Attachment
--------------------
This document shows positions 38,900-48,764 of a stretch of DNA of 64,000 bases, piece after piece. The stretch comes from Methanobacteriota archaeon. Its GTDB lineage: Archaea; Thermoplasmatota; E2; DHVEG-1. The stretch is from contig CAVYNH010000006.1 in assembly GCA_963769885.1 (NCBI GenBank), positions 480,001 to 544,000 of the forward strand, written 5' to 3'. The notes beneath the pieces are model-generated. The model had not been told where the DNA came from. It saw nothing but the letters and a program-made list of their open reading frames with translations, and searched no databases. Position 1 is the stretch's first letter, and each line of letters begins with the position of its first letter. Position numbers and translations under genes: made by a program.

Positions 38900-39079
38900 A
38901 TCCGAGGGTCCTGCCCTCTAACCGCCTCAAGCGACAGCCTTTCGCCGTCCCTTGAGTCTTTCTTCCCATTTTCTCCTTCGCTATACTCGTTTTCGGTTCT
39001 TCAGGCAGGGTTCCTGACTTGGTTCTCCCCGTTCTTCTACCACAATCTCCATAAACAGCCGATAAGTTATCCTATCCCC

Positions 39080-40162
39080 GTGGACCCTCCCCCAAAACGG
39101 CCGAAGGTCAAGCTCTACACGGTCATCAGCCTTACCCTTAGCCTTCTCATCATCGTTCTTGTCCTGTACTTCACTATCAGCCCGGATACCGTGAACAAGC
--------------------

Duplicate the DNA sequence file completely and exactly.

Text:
This document shows positions 38,900-48,764 of a stretch of DNA of 64,000 bases, piece after piece. The stretch comes from Methanobacteriota archaeon. Its GTDB lineage: Archaea; Thermoplasmatota; E2; DHVEG-1. The stretch is from contig CAVYNH010000006.1 in assembly GCA_963769885.1 (NCBI GenBank), positions 480,001 to 544,000 of the forward strand, written 5' to 3'. The notes beneath the pieces are model-generated. The model had not been told where the DNA came from. It saw nothing but the letters and a program-made list of their open reading frames with translations, and searched no databases. Position 1 is the stretch's first letter, and each line of letters begins with the position of its first letter. Position numbers and translations under genes: made by a program.

Positions 38900-39079
38900 A
38901 TCCGAGGGTCCTGCCCTCTAACCGCCTCAAGCGACAGCCTTTCGCCGTCCCTTGAGTCTTTCTTCCCATTTTCTCCTTCGCTATACTCGTTTTCGGTTCT
39001 TCAGGCAGGGTTCCTGACTTGGTTCTCCCCGTTCTTCTACCACAATCTCCATAAACAGCCGATAAGTTATCCTATCCCC

Positions 39080-40162
39080 GTGGACCCTCCCCCAAAACGG
39101 CCGAAGGTCAAGCTCTACACGGTCATCAGCCTTACCCTTAGCCTTCTCATCATCGTTCTTGTCCTGTACTTCACTATCAGCCCGGATACCGTGAACAAGC